Judge Facciolo and some background re: e-discovery
has some interesting comments albeit this particular instance is about searching for dat/information, however it may shed some light on the Judge’s attitude as well.
scroll down a ways and you will find a piece
Criminal Case Raises Interesting e-Discovery Search Issues
a brief snippet..
Overall, in this opinion, Judge Facciola demonstrates a tolerance for the mistakes made by both sides, and a willingness to move on and look for practical solutions to the problem. Again, Alexander Pope said it well almost 300 years ago: To err is human, to forgive divine. Also recall Popes lesser known quote: A man should never be ashamed to own that he is wrong, which is but saying in other words that he is wiser today than he was yesterday.
That is an everyday reality in the fast changing world of e-discovery.
The next piece at same link above also specifically mentions the WH scenario and email snafus in general..
e-Discovery Teams: Self-Organization and Development of Evidence Preservation Protocols
February 17, 2008
The preservation of discoverable ESI in litigation is a core activity of any e-discovery team. It is also a key component of risk management. Obviously, if you do not preserve electronically stored information, and it is deleted, then you will never be able to find it or collect it, much less review and produce it. Just ask the Bush White House about that; they failed to preserve over five million emails. The whole nine-step e-discovery process depends upon proper preservation. So too does risk management. Unless you are the White House, your failure to preserve after notice is a sure road to sanctions. Risk control in e-discovery begins with the routine employment of effective litigation hold procedures. This is the best way to minimize the chance of inadvertent or intentional destruction of relevant electronic records.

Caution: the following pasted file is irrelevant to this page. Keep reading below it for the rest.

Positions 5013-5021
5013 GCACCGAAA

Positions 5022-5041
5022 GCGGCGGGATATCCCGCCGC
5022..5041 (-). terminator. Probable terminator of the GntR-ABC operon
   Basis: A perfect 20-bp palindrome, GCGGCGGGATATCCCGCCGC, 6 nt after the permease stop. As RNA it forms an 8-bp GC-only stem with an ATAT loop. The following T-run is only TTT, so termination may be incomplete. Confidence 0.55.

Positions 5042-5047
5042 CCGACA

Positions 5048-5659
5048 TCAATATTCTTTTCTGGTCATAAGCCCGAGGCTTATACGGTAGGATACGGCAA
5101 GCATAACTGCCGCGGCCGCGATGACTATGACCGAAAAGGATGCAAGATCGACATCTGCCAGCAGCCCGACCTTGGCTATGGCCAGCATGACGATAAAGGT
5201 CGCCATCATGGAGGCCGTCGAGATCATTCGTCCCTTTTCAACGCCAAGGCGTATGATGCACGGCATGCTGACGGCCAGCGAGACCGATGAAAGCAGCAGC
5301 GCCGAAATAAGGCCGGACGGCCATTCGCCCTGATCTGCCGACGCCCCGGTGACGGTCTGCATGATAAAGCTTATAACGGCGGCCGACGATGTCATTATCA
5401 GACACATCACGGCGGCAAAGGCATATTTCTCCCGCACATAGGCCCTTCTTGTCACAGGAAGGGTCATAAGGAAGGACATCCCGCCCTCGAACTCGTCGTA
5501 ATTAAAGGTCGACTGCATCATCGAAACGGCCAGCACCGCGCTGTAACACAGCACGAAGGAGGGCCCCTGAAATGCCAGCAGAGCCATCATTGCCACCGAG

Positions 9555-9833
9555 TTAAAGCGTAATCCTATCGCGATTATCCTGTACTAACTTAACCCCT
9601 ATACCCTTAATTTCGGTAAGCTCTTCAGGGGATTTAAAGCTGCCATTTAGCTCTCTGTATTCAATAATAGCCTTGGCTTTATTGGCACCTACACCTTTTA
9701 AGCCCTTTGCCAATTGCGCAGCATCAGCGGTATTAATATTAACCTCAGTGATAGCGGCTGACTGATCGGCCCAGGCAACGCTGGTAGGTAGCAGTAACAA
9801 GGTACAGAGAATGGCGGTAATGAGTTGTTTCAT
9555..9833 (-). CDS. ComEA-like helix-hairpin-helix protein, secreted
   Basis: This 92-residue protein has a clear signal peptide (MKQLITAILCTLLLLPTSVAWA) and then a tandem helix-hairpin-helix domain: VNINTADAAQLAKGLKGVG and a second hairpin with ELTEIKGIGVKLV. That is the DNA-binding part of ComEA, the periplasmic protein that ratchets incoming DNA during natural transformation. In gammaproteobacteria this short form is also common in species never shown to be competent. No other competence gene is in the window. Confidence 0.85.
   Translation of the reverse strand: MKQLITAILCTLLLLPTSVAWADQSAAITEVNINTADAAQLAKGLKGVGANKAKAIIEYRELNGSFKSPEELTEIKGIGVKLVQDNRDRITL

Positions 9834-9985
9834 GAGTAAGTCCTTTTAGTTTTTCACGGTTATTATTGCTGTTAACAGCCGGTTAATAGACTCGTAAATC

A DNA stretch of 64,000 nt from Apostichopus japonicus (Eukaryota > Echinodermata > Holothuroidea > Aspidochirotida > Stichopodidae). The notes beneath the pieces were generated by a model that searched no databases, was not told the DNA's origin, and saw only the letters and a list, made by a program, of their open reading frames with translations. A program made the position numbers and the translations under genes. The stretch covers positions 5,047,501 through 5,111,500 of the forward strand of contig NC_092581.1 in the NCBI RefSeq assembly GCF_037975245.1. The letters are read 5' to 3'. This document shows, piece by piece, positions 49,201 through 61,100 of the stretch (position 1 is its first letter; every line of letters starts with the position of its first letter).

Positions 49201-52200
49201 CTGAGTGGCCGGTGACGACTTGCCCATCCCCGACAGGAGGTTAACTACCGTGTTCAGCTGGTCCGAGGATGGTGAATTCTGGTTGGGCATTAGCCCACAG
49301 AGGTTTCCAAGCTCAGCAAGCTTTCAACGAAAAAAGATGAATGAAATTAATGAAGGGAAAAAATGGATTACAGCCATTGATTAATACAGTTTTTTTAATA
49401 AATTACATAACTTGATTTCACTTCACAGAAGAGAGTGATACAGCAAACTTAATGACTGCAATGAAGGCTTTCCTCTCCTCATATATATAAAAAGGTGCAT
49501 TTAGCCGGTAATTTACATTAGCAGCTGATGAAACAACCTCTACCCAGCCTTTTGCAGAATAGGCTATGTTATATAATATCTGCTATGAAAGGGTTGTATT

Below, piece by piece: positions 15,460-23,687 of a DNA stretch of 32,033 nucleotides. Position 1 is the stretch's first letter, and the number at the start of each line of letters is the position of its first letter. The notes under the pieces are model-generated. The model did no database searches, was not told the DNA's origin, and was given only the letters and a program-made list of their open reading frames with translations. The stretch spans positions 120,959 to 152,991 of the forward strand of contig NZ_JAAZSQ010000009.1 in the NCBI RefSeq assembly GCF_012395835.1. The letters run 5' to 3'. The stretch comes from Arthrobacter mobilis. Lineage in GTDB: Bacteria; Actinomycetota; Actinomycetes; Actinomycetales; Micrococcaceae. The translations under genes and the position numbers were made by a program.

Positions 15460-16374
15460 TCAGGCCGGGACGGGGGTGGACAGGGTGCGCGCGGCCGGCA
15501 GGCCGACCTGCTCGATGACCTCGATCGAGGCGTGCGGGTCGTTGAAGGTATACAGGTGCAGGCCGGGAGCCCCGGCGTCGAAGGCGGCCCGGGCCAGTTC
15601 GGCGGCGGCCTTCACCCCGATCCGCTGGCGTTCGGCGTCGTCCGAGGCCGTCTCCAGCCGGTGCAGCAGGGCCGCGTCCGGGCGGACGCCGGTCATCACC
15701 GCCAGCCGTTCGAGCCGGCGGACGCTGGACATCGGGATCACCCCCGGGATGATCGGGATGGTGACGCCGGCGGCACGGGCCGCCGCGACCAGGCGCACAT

This is a difficult task in the best of circumstances. Intels email preservation losses in the AMD antitrust case demonstrate that. Intel was trying to implement a very complex litigation hold procedure to preserve relevant evidence, but despite strong efforts by its team, it lost thousands of emails. The loss was caused by a number of mistakes, including design flaws in the notice and collection procedures, and the failure to suspend an automatic file deletion program for certain key witnesses. Spoliation was also caused by the simple human error of forgetting to look at a second tab of an Excel spreadsheet listing more key custodians.